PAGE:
4. The Sound - of the instrument should be clear and bright, not muddy and muted. And there should be no buzzing of any kind when the strings are strummed. This can be a sign of loose bracing inside the body of an acoustic guitar indicating more serious problems that can be expensive to repair. In the case of an electric guitar, plug it into an amplifier of some kind, and check the volume and tone controls and pickup switches for any sign of static or electronic noise when the instrument is strummed.

Finally, don't be afraid to negotiate on the price, especially if this is a new instrument. The musical instrument market is a very competitive one and good deals abound. Check the internet to determine the price range for the instrument you're considering purchasing and use that information to negotiate the best deal you can. Most dealers have a policy of matching or beating a legitimate advertised price for the instruments they sell. Print out the ad for the best price you find and bring it with you when you're shopping.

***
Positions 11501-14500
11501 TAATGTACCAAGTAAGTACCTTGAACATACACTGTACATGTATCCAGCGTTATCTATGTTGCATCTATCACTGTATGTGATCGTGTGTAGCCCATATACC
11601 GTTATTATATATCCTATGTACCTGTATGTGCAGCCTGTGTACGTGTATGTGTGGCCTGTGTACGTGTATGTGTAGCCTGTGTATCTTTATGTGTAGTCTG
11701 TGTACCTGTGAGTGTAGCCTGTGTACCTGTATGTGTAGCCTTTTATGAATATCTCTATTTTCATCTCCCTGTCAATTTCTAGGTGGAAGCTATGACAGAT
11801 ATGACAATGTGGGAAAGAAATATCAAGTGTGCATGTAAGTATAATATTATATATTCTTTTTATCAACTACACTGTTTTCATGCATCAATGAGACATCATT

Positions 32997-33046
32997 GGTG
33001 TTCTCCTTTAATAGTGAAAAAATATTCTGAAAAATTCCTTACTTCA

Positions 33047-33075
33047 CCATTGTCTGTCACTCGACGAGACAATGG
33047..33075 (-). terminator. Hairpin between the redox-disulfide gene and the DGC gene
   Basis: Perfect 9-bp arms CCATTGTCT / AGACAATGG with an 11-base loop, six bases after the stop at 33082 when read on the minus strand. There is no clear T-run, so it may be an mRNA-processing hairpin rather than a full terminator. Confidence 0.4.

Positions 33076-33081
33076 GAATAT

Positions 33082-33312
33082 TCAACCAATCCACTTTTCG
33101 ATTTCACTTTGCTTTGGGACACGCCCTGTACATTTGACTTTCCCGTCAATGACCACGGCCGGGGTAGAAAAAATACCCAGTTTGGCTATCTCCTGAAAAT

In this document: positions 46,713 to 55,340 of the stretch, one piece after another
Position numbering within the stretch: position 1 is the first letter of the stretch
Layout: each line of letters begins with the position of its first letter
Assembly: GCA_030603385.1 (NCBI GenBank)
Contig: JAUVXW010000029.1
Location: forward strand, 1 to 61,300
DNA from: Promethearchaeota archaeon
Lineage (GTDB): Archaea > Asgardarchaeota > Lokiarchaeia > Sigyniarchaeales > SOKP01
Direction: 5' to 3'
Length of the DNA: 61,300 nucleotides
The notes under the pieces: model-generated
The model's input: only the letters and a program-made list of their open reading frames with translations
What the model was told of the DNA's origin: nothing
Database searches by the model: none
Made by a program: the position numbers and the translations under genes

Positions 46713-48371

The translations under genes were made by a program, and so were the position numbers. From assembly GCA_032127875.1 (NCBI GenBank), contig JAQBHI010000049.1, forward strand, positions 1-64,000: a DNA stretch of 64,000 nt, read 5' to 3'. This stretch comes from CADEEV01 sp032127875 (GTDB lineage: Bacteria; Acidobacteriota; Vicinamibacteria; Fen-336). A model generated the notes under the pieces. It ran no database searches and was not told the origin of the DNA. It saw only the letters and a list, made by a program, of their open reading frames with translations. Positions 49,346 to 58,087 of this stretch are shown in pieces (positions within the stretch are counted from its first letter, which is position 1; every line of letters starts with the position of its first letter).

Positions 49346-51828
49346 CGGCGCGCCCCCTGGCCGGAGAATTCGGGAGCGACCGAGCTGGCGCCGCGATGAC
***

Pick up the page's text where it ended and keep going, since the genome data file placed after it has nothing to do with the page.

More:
If you've followed the guidelines above you should have acquired a fairly decent quality instrument with which to begin learning to play the guitar. The next step is to find a good teacher or self-teaching manual to get you started, which is the subject of another article. My recommendation to anyone just beginning to play guitar is to take lessons from a qualified instructor for at least a month or two just to get you started properly. Your local music store can usually recommend a teacher, or you can check the internet for teachers in your area.

Remember, that your progress will be determined by how much time you devote to learning about and practicing the instrument. I recommend short practice sessions of 15-minutes a few times a day when you're getting started, rather than long sessions that tax your patience and make your fingers sore. Learning to play is a long-term structured process. For sore fingers, try an old guitarist's remedy: Mix a small amount of glycerin and rubbing alcohol (available at most drugstores) in a small capped bottle and apply it to your fingertips after each practice. The alcohol will help eliminate soreness and the glycerin will keep your calluses supple and prevent peeling.

Above all, have fun and enjoy your new musical adventure with the guitar.

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Bob Buford, Instructor